Skin-wound healing is an important process that comprised of several events including the collaboration of cells and their products [26]. It is a complex process that is critical to maintaining the barrier function of the skin [27]. The prime preventable challenge for healing wounds is a topical infection by microbes. In the present study, atorvastatin-loaded bioscaffolds cross-linked with calcium chloride were prepared and evaluated for antimicrobial and wound-healing activities. Initially, five scaffolds (Hac1–Hac5) were prepared with five different concentrations of Hydroxyapatite (0.5–2.5 g) to determine in vitro physicomechanical parameters like thickness, folding endurance, swelling behavior, tensile, and texture parameters. Hydroxyapatite gives denser structure with lower porosity when observed microscopically as supported by Kong et al. and Escobar-Sierra et al. [28, 29]. So, decreased porosity and dense inorganic nature of hydroxyapatite made the scaffolds with decreased folding endurance and swelling behavior with a slight increase in tensile parameters. Results exhibited that in vitro parameters were decreasing with increase in the concentration of hydroxyapatite. It made scaffolds more brittle due to its ceramic and non-film forming nature [17]. Present results were in agreement with the studies of Chhabra et al. who reported that chitosan in 2% concentration showed an effective scaffold for tissue engineering with minimum porosity [30]. The minimum porosity proved the improved cell attachment, a higher degree of proliferation, and well-spread morphology during healing process [31]. Physicomechanical studies showed that the prepared bioscaffolds have appropriated tensile strength for fast wound healing through close adherence with the skin for a long time.

Overall desirability was calculated for all five scaffolds in which Hac1 had the highest OD value, i.e., 1. Thus, it was selected as the best scaffold for further study. Calcium chloride was added to Hac1 in three different concentrations, i.e., 0.5 g, 1 g, and1.5 g, because cross-linking increases the molecular mass of a polymer and the stability of film and also influences the porosity of the film. It resulted into a significant rise in tensile strength and burst strength along with other parameters with an increase in the concentration of the cross-linking agent. Hbc3 was selected as it possessed the highest OD for loading atorvastatin with three different doses, 250 mg, 500 mg, and 750 mg, and evaluated for in vitro physicomechanical parameters. No significant changes were found in the results of all physicomechanical properties except folding endurance and tensile parameters with drug loading. The decrease in folding endurance, tensile, and texture parameters with an increase in drug loading (Table 2) may be due to the decreased effect of the cross-linking agent on polymers. The best drug-loaded cross-linked scaffold (Hcc3) has the highest OD value, i.e., 1.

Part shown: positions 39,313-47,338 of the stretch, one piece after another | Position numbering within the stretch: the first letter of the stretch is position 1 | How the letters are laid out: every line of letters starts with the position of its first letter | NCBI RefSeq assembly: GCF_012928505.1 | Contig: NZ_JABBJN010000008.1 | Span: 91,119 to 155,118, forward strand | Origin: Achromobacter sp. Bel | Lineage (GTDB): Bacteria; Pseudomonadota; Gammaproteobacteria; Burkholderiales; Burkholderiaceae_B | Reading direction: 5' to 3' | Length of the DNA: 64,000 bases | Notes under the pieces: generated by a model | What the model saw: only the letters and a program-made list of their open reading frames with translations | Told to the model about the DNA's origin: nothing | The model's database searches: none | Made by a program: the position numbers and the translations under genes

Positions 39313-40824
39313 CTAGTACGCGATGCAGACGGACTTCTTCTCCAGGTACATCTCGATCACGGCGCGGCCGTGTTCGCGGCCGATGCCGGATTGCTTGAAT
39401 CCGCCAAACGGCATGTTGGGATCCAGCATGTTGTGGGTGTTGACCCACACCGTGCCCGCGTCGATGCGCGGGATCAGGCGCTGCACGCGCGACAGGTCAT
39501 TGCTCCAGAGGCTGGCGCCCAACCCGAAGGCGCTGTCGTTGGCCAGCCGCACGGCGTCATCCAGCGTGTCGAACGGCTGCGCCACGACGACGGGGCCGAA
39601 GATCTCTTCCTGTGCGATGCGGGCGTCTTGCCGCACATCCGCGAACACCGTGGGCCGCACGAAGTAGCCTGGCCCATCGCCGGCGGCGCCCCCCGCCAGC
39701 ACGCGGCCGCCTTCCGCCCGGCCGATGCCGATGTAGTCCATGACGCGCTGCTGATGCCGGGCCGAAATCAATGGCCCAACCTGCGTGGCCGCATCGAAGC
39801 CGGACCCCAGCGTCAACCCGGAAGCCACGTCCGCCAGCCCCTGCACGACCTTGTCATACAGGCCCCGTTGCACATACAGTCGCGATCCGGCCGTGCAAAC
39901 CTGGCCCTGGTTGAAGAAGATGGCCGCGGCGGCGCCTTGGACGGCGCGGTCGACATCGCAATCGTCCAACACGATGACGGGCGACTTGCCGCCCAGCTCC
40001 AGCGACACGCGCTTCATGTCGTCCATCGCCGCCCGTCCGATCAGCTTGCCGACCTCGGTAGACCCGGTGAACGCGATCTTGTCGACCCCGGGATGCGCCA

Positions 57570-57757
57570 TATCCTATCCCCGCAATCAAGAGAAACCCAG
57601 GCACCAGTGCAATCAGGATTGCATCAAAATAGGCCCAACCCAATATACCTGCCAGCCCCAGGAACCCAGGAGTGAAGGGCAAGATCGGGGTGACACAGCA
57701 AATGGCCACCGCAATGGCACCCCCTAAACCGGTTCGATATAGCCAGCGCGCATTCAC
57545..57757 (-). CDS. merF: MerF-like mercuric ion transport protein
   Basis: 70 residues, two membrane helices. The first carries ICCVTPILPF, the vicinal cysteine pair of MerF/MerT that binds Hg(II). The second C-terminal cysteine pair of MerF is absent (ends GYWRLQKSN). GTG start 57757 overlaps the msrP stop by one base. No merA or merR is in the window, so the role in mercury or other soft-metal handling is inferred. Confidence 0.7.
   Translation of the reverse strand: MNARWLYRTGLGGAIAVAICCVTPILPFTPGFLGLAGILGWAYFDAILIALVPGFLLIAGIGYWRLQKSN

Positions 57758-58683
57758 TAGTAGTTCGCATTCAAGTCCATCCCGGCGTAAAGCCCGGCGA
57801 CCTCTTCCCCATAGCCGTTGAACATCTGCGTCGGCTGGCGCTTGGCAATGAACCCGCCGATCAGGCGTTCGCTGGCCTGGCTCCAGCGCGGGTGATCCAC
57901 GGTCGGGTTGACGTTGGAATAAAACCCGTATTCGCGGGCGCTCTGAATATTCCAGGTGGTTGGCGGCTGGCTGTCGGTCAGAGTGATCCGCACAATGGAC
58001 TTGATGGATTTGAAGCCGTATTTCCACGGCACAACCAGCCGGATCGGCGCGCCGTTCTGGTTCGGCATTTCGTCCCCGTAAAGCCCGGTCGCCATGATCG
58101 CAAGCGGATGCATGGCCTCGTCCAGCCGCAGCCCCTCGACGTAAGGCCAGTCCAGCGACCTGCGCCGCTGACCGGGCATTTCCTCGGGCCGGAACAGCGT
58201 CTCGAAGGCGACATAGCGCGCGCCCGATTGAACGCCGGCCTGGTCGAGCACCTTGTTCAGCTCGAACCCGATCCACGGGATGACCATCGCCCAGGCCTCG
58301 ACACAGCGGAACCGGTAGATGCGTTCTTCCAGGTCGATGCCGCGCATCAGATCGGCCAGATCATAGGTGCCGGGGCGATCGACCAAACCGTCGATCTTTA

SEM microphotographs of the chitosan-hydroxyapatite scaffold (Hac1) and cross-linked scaffold (Hbc3) are shown in Fig. 2a and b, respectively. The decreased porosity and reduced free space between molecules are visible in Hbc3 (Fig. 2b) and thus confirmed the cross-linking effect in Hbc3 [32] and the particles of hydroxyapatite embedded and dispersed along with chitosan [33]. The compatibility of atorvastatin with other excipients in the scaffold was evaluated by DSC analysis. DSC thermogram of pure atorvastatin depicted an exothermic peak at 156 °C; however, the Hcc3 has shown an exothermic peak at 123 °C, this shift might be due to decreased crystallinity of drug [34] and became amorphous led to uniform loading of the drug at the molecular level in the scaffold [35].

In vitro, drug release studies were conducted for the best drug-loaded bioscaffolds Hcc3 for 90 min that exhibited 95% of drug release within 90 min. The 95% release of drug found might be due to the role of chitosan in bioadhesion and as a permeabilizer [36] or in absorption enhancement [37].